Mama Ph.D.

            I went to graduate school when I was twenty-six.  I wanted to become an English professor, perhaps for all the glory and prestige attached to the job.  I loved the reading and the digging and the thinking.  What I did not like was living in a different state from my significant other.

            We lived apart through our whole engagement and the first year of our marriage.  I finished my coursework a year early due to a sanity-breaking schedule of extra-classes, teaching, masters’ thesis-writing, exams, wedding-planning, and back-roads-of-Virginia-driving, and so I decided to move up to Philadelphia to be with my husband.  I arranged with the department to take my next set of exams from afar, with a great deal of support from the (female, young, mother) chair of the graduate program and my (female, young, mother) dissertation director.  I would write my dissertation from afar, and I would adjunct at Villanova, in my new neighborhood, due to help from a (male, older, father) member of my committee.

            Out one evening with a small group of graduate students and one male professor, I discussed my plans for finishing the program from a distance.  The professor, who heretofore had been very supportive of me, even though I had chosen someone else to be my dissertation director (at his suggestion), dismissed me. 

           “You’ll never finish the program,” he told me.  Damn.  Them’s fightin’ words.

            I kept those words in my head through the following three years as I struggled to pass exams, far away from the support of my peers and their study groups.  Those words echoed as I sought out a dissertation writing group from the English department at Penn.  Those words pounded in my head as I bolted down to North Carolina for a quick meeting with my dissertation director before I shot back up to Philadelphia for an appointment with my reproductive endocrinologist.  I heard his words quite clearly as I took a French translation class at Bryn Mawr to fulfill my second foreign-language requirement, seven-months pregnant and feeling Zachary kick when the teacher played Jacques Briel.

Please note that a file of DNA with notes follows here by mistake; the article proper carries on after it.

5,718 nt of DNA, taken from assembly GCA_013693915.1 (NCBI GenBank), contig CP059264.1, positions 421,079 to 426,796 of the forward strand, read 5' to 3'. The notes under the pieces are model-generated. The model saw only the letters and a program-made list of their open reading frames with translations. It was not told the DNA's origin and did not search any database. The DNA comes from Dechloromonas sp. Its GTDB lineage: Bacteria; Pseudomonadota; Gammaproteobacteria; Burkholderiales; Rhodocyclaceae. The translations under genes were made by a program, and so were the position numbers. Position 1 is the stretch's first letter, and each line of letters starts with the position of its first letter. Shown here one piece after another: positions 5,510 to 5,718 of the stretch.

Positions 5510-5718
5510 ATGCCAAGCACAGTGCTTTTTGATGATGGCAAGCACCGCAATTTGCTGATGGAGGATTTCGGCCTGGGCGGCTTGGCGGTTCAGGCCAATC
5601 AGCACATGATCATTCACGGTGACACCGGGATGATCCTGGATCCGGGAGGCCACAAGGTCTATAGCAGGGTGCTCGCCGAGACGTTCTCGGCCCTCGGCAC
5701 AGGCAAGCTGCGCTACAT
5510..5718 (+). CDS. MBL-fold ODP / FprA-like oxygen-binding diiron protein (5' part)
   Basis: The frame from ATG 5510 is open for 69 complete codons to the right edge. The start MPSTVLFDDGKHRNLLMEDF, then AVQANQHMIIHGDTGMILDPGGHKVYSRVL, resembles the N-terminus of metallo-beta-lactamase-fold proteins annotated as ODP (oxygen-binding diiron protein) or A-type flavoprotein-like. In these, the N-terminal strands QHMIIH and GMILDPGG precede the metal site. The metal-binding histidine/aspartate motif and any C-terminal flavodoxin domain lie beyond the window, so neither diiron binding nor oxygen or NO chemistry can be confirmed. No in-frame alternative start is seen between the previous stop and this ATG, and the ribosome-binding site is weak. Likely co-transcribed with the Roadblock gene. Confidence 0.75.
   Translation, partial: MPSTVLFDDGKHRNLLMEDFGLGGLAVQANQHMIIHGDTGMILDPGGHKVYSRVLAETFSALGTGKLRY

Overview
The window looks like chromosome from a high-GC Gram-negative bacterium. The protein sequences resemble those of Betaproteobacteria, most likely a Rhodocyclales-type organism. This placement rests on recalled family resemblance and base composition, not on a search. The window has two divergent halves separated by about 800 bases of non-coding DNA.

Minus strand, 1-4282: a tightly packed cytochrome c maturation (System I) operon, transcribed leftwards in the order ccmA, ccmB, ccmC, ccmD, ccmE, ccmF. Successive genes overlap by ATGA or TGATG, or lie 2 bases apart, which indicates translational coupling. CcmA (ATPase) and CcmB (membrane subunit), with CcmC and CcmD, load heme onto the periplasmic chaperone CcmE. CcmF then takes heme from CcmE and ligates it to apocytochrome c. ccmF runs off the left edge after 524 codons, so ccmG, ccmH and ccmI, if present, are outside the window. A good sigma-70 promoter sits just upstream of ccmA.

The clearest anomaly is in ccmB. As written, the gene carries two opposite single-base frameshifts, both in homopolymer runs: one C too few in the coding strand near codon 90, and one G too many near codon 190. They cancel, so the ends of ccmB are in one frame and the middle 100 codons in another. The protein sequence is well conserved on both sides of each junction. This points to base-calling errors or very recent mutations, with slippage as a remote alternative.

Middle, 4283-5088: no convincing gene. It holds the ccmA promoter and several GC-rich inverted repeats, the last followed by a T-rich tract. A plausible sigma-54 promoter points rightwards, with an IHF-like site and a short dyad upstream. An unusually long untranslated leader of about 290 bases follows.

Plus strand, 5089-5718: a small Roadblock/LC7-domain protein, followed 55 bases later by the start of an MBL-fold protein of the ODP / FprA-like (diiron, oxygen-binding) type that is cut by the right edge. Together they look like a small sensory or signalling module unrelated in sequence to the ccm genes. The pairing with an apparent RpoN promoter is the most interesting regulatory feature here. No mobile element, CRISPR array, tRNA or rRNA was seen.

I flew down to defend my dissertation when I was nursing a six-month old, who got his first taste of academic life that day.  I nursed him at my graduation, handing him off to daddy before I went up to get my hood.

            I never did get the breast milk out of my academic robe.

            I managed all of this because of a supportive director, only a few years older than I am, who herself had borne her children while dissertating.  But, I never would have finished if I hadn’t wanted to send a giant “fuck you” to the man who told me I’d never do it.

            In his eyes (and many others), I am a huge disappointment.  I was doing well in graduate school.  I had publications – good ones.  I had a promising dissertation.  I was a strong teacher.  I had a damned good chance of actually finding a Job, which, in the vocabulary of the academy, means a tenure-track job at a four-year school.

            Except that I decided I did not want to be an academic.  All that time apart from the peer group removed the lemming-like need to jump into a life in which we would move to North Dakota to live on a crappy salary for 60+ work-hours a week during which I would produce articles on obscure topics published in obscure journals that eight other people might bother to read.  And all that prestige?  Um, somehow I had missed the memo informing me that professors are now treated like servants to entitled students, who cannot understand why anyone would give them a B.

            I realized I just didn’t want it.  But I finished the degree because I finish things.  And I was going to show that asshole professor that I could.

            So, I did.  And then I didn’t.  After graduating, I jumped off the track into the wild abyss of who-the-hell-knows-what-I-am-doing-now.

            It makes me feel tired and alone, this strange background of mine.  Except, it turns out it is not so strange.  There are a whole lot of us, as I recently read in a book called Mama Ph.D.  Some stayed, some left, but we all struggled to find our place in an academic world designed for men with wives at home. 

            The book was revelatory for me.  It made me realize that my choice was not just personal.  It was a response to a system that is not set up for women (or men) who want a work-life balance. 

            Reading the first part of Mama Ph.D., though I loved the writing and related to the women in the book, I did not see my own situation.  These were women who had found their way – some within the academy and some by opting out – despite overwhelming odds against them.  They decided not to struggle with the demands of the job, or perhaps they found a way to prioritize motherhood.  In one painful and beautiful essay by Jennifer Cognard-Black, she admits that putting career ahead of her daughter is detrimental to that relationship, “and I’ve slowly disconnected from my spouse—after fourteen years of marriage, we have almost entirely separate lives now” (134).